Q: Sleep recommendations seem to change from year to year. What is the best and safest way to put my little one to sleep? – Christina, Chandler
Every parent of a little one knows the daily and sometimes frustrating struggle of getting them to sleep. Your question is two-parts: the best way versus the safest way to get a child to sleep. To begin, the best way to get a little one to sleep may vary from family to family. After speaking with multiple families about this same challenge, here are some of their best tips:
Establish a daily routine: It’s very important for young children to have a consistent daily schedule so they know what to expect each day and to set their “body clocks.” Daily routines help children set their body clocks for things such as when it is time to eat, sleep, play, and have a bowel movement. By establishing a daily routine you can reduce the frequency of chaotic or stressful tantrums or meltdowns that often occur at times such as leaving the house for daily activities like work or school, regular family outings, or before bed time.
Have a consistent daily bath and bedtime routine: You would be surprised how helpful it can be to have a daily bath and bed time routine in place for your child. Think of it as having a daily bath time ritual by having your child help you pick out their bedtime clothes, get the bath water ready, pick out some bath time toys, and set out their towel. In addition, you want to make sure to build good health habits such as brushing and flossing their teeth before bed and picking up any dirty clothes or shoes left on the floor. You may want to avoid using this time to put away toys because of the temptation your child may have to want to start to play.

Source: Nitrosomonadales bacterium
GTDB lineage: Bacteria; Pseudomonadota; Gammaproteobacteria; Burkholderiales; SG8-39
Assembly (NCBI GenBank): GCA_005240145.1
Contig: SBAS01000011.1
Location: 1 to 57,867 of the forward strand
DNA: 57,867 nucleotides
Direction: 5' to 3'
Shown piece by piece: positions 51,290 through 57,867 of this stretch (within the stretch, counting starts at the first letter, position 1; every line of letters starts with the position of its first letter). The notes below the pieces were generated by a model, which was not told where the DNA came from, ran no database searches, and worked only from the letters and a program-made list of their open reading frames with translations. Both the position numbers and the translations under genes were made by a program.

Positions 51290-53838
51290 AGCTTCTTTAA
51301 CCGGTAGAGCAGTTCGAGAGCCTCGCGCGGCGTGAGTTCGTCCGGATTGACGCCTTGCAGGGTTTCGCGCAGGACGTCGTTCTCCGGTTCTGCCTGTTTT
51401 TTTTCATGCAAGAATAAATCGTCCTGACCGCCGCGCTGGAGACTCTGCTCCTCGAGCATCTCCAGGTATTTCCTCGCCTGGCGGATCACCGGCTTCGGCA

Read a daily bedtime story: It is highly recommended that families read at least 20 minutes a day with their child to increase their language and literacy skills and what better time to do so than right before bed? After you’ve finished your bath time routine, make reading a part of your bedtime routine and allow your child to pick a story from a selection of bedtime books. You will want your child to choose from books you’ve identified beforehand to reduce the chances of your child choosing a book that will get them excited, like “Five Little Monkeys Jumping on the Bed” etc. Reading a calming bedtime story can help your child relax and get in the mood to sleep.
Safe sleep recommendations for children of any age do change from time to time so it is important to stay up-to-date on the current American Academy of Pediatrics (AAP) safe sleep recommendations. AAP has created a handbook of safe sleep practices and recommendations for families that addresses the importance of putting baby to sleep on his or her back, and how to create a safe sleep environment to help reduce the risk of SIDS, entrapment, strangulation, and suffocation. To ensure you have the most up-to-date safe sleep recommendations and view the Safe Sleep for Parents handbook, visit: www.healthychildren.org/English/ages-stages/baby/sleep/Pages/A-Parents-Guide-to-Safe-Sleep.aspx.
Michelle Saint Hilarie is the Senior Statewide Program Director of Child Care Resource & Referral – ARIZONA (CCR&R). CCR&R coaches families on how to find high-quality, licensed or certified child care they can trust in Arizona. For more information, visit www.ArizonaChildCare.org.